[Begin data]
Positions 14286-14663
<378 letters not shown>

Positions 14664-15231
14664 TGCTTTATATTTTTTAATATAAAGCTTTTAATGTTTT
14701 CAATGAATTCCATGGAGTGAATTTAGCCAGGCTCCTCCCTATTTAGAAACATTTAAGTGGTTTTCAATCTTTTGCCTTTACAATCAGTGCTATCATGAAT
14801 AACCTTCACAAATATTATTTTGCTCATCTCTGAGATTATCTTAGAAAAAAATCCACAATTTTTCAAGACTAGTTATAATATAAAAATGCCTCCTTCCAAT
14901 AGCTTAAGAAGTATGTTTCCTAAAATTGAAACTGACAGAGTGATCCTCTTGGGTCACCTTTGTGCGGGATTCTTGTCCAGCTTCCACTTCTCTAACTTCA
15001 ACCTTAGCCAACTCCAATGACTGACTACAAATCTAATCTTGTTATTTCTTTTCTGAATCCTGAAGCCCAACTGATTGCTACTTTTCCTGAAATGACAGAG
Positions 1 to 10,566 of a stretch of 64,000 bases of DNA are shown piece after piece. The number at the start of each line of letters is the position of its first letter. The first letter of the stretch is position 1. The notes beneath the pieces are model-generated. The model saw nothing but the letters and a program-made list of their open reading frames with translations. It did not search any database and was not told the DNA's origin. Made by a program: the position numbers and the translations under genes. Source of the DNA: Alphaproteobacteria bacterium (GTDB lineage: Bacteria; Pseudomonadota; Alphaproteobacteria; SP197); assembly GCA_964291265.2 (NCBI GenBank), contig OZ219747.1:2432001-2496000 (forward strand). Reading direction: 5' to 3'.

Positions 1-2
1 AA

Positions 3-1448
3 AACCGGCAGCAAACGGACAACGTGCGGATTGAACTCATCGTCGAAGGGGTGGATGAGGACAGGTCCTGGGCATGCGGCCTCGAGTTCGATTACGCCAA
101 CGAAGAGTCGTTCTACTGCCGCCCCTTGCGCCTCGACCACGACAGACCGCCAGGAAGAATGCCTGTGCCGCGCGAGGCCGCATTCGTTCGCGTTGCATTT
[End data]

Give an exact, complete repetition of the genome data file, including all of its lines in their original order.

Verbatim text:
Positions 14286-14663
<378 letters not shown>

Positions 14664-15231
14664 TGCTTTATATTTTTTAATATAAAGCTTTTAATGTTTT
14701 CAATGAATTCCATGGAGTGAATTTAGCCAGGCTCCTCCCTATTTAGAAACATTTAAGTGGTTTTCAATCTTTTGCCTTTACAATCAGTGCTATCATGAAT
14801 AACCTTCACAAATATTATTTTGCTCATCTCTGAGATTATCTTAGAAAAAAATCCACAATTTTTCAAGACTAGTTATAATATAAAAATGCCTCCTTCCAAT
14901 AGCTTAAGAAGTATGTTTCCTAAAATTGAAACTGACAGAGTGATCCTCTTGGGTCACCTTTGTGCGGGATTCTTGTCCAGCTTCCACTTCTCTAACTTCA
15001 ACCTTAGCCAACTCCAATGACTGACTACAAATCTAATCTTGTTATTTCTTTTCTGAATCCTGAAGCCCAACTGATTGCTACTTTTCCTGAAATGACAGAG
Positions 1 to 10,566 of a stretch of 64,000 bases of DNA are shown piece after piece. The number at the start of each line of letters is the position of its first letter. The first letter of the stretch is position 1. The notes beneath the pieces are model-generated. The model saw nothing but the letters and a program-made list of their open reading frames with translations. It did not search any database and was not told the DNA's origin. Made by a program: the position numbers and the translations under genes. Source of the DNA: Alphaproteobacteria bacterium (GTDB lineage: Bacteria; Pseudomonadota; Alphaproteobacteria; SP197); assembly GCA_964291265.2 (NCBI GenBank), contig OZ219747.1:2432001-2496000 (forward strand). Reading direction: 5' to 3'.

Positions 1-2
1 AA

Positions 3-1448
3 AACCGGCAGCAAACGGACAACGTGCGGATTGAACTCATCGTCGAAGGGGTGGATGAGGACAGGTCCTGGGCATGCGGCCTCGAGTTCGATTACGCCAA
101 CGAAGAGTCGTTCTACTGCCGCCCCTTGCGCCTCGACCACGACAGACCGCCAGGAAGAATGCCTGTGCCGCGCGAGGCCGCATTCGTTCGCGTTGCATTT